Law Practice Magazine
PROFESSIONAL ADMINISTRATORS ISSUE
From substantive skills to pitching and the fine art of small talk, professional development teams handle an amazing variety of tasks in today’s law firms. Just when did professional development positions come on the scene, and why? “Law firms have always been responsible for training and developing lawyers; it’s how they do it and what they call it that has changed,” says Sari Fried-Fiori, Chief Professional Development Officer at Fulbright & Jaworski, which has nearly 1,000 lawyers worldwide. Here, five firms’ officers talk about the expansion in lawyer training efforts.
The professional development function has been slowly but surely developing in firms over the past couple of decades. However, a clear watershed came in 1990, when a group of about 20 individuals, along with the ABA, ALI-ABA and the Practising Law Institute, established the Professional Development Consortium, or PDC. The founding members realized they were doing similar things in their respective law firms and would benefit from sharing experiences. This represented an initial step in helping to organize professional development programs in law firms.
In the beginning, there was shadowing, an informal practice in which new lawyers basically followed around more senior ones—and that was the extent of what most firms offered in terms of passing on skills to their younger lawyers. This changed dramatically when state supreme courts across the country began imposing MCLE requirements. (Today there are only seven non-CLE states and one voluntary CLE state remaining.) “This was a call to action to more formally train lawyers after law school,” explains Fulbright & Jaworski’s Fried-Fiori.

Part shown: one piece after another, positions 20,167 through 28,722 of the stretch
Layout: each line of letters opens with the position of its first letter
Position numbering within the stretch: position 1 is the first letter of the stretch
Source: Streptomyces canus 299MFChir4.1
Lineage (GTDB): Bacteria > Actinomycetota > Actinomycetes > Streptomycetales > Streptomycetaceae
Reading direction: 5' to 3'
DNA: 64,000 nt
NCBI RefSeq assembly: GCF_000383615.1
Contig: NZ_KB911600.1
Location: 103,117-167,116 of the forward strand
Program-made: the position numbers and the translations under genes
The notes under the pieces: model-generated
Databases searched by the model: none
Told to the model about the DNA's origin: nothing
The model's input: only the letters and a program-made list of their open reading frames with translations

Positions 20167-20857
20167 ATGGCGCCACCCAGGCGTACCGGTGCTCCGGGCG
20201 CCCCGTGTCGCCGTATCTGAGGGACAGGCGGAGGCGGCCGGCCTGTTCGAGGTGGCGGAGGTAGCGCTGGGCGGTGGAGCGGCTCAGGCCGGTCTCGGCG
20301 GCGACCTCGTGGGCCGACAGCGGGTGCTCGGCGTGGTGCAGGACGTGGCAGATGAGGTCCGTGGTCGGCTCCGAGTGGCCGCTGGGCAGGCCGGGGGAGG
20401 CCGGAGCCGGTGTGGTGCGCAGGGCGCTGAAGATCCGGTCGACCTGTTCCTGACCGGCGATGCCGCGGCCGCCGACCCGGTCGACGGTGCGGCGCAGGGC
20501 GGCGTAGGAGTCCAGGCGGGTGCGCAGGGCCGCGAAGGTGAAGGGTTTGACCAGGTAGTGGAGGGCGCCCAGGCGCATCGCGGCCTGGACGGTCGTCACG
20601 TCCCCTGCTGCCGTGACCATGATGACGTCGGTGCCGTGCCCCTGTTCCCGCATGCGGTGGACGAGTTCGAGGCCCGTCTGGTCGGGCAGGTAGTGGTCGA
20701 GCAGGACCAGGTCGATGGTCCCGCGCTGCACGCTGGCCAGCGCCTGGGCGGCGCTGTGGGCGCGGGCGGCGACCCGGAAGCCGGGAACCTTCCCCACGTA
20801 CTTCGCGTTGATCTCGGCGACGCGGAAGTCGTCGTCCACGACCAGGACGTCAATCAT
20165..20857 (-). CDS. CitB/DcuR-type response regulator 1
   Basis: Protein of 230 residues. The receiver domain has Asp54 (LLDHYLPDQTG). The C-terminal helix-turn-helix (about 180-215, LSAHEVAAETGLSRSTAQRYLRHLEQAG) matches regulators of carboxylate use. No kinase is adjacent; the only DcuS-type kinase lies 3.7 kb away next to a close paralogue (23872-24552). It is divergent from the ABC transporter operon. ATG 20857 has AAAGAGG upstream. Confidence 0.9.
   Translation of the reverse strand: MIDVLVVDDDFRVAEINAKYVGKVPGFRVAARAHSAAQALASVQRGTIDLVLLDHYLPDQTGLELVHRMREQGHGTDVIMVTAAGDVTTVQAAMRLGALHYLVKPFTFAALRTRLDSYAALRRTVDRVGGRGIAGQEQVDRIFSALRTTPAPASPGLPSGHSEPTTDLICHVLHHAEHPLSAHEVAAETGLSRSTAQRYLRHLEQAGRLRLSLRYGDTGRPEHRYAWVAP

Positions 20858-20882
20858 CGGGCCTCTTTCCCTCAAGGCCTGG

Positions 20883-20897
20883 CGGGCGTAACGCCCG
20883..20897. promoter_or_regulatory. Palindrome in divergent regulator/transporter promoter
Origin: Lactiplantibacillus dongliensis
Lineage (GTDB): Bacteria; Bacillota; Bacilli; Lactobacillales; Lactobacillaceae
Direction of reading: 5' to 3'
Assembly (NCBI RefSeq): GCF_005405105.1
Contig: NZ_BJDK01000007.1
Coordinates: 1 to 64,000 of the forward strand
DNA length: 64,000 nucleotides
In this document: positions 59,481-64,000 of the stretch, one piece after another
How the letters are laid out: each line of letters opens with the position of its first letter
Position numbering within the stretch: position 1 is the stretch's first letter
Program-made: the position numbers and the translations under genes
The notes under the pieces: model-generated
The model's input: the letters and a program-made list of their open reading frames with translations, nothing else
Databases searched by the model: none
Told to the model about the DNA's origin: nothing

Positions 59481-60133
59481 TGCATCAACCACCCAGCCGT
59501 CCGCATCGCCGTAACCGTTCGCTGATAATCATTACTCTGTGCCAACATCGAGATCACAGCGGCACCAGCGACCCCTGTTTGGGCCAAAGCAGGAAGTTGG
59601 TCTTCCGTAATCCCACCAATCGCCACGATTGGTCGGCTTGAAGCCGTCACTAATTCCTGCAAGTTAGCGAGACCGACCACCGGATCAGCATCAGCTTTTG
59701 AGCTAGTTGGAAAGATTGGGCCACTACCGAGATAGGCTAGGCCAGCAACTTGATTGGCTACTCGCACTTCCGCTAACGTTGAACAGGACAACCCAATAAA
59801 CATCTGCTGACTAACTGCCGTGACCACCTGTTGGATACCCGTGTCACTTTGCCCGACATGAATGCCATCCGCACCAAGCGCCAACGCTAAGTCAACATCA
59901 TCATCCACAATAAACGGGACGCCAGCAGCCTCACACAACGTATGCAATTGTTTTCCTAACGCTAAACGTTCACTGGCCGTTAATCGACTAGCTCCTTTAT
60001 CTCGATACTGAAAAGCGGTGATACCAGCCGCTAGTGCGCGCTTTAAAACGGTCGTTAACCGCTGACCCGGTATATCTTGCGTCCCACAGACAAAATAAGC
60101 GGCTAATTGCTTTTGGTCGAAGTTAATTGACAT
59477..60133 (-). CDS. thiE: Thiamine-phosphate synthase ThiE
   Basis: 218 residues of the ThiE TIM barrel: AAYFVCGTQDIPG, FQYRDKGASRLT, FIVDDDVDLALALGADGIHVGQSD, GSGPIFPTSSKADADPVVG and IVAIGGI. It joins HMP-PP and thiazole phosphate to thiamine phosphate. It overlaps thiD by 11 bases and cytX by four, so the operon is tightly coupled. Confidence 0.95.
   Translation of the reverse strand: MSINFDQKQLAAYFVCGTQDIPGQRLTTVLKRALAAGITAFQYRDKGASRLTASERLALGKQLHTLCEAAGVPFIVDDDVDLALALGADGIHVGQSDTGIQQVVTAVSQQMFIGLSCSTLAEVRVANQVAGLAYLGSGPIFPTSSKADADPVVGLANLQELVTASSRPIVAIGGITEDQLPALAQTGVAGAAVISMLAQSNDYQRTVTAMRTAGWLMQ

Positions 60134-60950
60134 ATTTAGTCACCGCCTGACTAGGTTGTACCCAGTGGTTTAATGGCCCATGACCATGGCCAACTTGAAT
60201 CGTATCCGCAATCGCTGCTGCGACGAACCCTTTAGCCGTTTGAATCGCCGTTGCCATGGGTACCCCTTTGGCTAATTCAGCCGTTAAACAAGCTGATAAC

Another driver behind professional development’s formalization was the explosive growth in size that law firms experienced in recent decades, making firms realize they needed to offer consistent training programs across geographies and practice areas. Also, because mergers fueled part of the growth, it became necessary to establish programs that would help bridge cultural differences.
The third driver was partner time. As law firms began to operate more like other businesses, the things expected of partners changed. New demands around client and business development and firm profitability reduced the amount of time partners had to train young lawyers.
Another, more recent driver has been the rise in associate salaries, causing firms to ask themselves, “How do we shorten the time between the hiring of new attorneys and when they become profitable?” This has led to more specific job training (going well beyond CLE requirements) to help new associates get up to speed faster. “Associate training is,” according to author and consultant Ida O. Abbott, “the one almost universal activity run by professional development specialists.”
A final set of drivers focuses on retention statistics and lawyer expectations. The National Association for Law Placement (NALP) reports that 78 percent of new lawyers leave large firms by the time they are in their fifth year. Since it costs between $250,000 and $500,000 to replace an associate, this quickly becomes a multimillion-dollar problem. Today’s young lawyers do not expect to work at the same firm (or even necessarily remain lawyers) for the rest of their lives. “Attorneys have so many choices about where they can work now,” confirms Fried-Fiori. “We have to acknowledge that we are competing for talented lawyers and design programs to attract and retain them, rather than ignore that the marketplace has changed.”